November 12, 2013

The basics about polymer clay

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This article here is based on my own experience, hope you find it helpful! If you have questions, feel free to contact me.
Happy reading ;) 
 
Basic considerations
**Before you start working with clay, wash your hands and after drying them put a bit of hand cream or grab a cleansing wipe so as to avoid cotton fibers to be transferred to the clay. **


**Keep your working area clean, same as above: avoiding dust or other small things mixed with the clay.**

The tools

This list here is what I use to make my clay miniature work; it works for me but you may find out your own tools the more you practice. As long as you achieve the result you’re looking for, then that’s a good tool.


      1 or 2 needles or pins (a small one and a bigger one, big in small terms that is ;))
Razor blade
Spatula (if you work with oil painting you may have one in your stash you can use here. Spatulas are great when your clay creation gets stuck on your working surface)
Cornstarch/baby powder/chalk: any of these works the same way (I prefer the 1st and 3rd)
Old tweezers
RULER!! (you’re going to use this one all the time, and after a while you’re going to train your eye so as to measure everything when you go to the supermarket ;))
Soft pastels: you don’t need a big box, at the beginning you’re going to need just these tones:
Old brushes: to apply the soft pastels
Aluminium paper, the one you use to cook. I put all the clay creations on it to separate it from the surface of the baking sheet.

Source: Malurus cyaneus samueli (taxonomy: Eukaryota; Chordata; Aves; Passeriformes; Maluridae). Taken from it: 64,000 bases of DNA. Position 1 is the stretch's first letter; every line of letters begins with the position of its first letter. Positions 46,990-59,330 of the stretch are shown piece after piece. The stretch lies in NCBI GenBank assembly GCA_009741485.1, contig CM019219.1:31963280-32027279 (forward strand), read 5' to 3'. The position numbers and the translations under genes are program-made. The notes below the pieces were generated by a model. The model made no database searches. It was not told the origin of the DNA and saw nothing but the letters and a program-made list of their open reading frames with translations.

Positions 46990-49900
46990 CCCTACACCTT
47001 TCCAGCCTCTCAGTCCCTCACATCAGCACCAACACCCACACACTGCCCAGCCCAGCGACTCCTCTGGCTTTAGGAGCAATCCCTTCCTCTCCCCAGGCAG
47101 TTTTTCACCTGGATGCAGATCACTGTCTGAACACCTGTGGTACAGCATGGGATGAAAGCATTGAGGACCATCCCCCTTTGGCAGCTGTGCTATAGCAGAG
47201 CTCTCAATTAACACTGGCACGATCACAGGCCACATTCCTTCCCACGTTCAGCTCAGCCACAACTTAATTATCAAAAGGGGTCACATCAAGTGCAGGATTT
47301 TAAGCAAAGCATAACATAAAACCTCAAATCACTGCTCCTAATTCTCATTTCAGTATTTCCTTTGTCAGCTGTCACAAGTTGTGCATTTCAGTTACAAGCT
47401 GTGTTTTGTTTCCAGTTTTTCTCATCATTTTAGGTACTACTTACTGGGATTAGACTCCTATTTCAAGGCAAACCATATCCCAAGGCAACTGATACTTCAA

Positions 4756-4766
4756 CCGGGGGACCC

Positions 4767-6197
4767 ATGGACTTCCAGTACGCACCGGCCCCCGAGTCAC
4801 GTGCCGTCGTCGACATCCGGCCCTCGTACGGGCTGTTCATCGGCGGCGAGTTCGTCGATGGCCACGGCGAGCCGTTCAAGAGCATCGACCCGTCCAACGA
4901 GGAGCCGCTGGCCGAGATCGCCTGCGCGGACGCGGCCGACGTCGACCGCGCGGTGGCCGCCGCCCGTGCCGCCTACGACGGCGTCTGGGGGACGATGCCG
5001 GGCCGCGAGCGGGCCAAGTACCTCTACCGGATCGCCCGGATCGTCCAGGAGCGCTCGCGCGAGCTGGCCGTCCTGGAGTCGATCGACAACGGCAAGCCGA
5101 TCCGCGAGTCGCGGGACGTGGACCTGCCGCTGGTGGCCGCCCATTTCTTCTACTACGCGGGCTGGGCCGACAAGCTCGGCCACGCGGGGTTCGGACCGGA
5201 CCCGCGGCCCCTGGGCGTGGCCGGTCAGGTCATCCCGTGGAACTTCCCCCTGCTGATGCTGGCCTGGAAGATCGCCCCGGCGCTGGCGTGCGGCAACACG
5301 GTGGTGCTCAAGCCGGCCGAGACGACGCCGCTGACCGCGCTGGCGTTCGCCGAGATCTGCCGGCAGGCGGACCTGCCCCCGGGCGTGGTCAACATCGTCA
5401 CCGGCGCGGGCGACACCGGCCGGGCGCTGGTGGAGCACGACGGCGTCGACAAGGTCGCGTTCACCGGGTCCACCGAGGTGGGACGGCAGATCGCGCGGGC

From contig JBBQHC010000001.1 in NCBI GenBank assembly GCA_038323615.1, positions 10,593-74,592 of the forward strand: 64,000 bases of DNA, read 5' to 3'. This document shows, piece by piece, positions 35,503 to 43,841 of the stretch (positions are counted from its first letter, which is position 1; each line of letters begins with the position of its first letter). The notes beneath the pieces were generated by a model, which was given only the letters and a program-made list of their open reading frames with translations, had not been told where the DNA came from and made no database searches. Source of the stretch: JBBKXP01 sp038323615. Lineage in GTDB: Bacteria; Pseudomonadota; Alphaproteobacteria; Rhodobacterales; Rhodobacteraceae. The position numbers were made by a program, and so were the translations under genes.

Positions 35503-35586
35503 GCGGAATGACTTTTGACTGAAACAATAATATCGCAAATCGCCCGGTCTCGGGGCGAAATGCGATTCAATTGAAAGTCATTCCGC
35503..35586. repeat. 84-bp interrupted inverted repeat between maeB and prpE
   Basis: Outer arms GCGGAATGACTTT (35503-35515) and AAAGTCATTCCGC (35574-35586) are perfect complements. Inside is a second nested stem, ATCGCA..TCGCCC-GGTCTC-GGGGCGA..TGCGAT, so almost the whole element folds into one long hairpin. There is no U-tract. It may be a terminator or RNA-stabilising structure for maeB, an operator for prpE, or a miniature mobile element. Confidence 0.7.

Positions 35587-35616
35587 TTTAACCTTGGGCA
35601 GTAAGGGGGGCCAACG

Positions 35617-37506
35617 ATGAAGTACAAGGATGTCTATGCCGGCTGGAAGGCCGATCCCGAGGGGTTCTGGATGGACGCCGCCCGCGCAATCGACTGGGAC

Pasta machine/plastic rolling pin or whatever you can use for the same purpose.

What you need for texturing:

Sandpaper
A ball of old aluminium paper
Old or new toothbrush/oil painting brush but a small one
Pieces of cork, rocks etc; whatever

What you need for making molds:

Epoxy putty/ silicon mold (of 2 parts)
Plastic caps, shapes of all kinds, beads … anything can be useful here
A “master” miniature piece; when you need to make a series of a certain piece what you do is; make 1 with all the possible detail and later the mold. All the copies will be exactly as your master. It saves time too.

Others:

Resin/scenic water: this is to make transparent effects like water, drinks, sauces, etc.
Plastic containers, stirring spoons or pine string leftovers, plastic spoons, anything that can be used to stir resin.

What you need for coloring:

Just a few soft pastels is what you need to give the right look to your miniature food;  and these are:




As you can see all of these are shades of brown, the 3 lighter shades are used to give the feel of “baked”, golden brown and the darker ones for those spots here and there were the dough got a bit burned.
You can buy a small box where some of this colors come, and later as you become more exquisite (‘cause it happens!) you can buy loose colors to complete your palette.

Acrylic colors can be useful too, just a touch of paint in certain areas. But we’re going to see more in detail where and when according to the project we’re into. I believe it’s going to be easier than writing about it.


The polymer clay palette

Only a few colors you’re going to need when making miniature food:
Shades of yellow
White
LOTS of translucent (and see that LOTS is in capital letters!)

Why am I insisting so much about translucent? Food doesn’t have heavy dark colors, a cake is not deep yellow, if you make a cake you’re going to use butter which when baked gives that moist soft shade. If you go for plain yellow, the result is a heavy cake and it’s not realistic.

**Images, recipe books, all of these are great sources for inspiration! Always keep a pic of what’d like to reproduce in smaller scale in front of you, look at it for a while and picture the colors and how to obtain them, take your time to think about it. **


Now let’s get ready for some projects!

Angelina

Don't copy this tutorial to other sites or link it! 

Reccomendations are welcome :)

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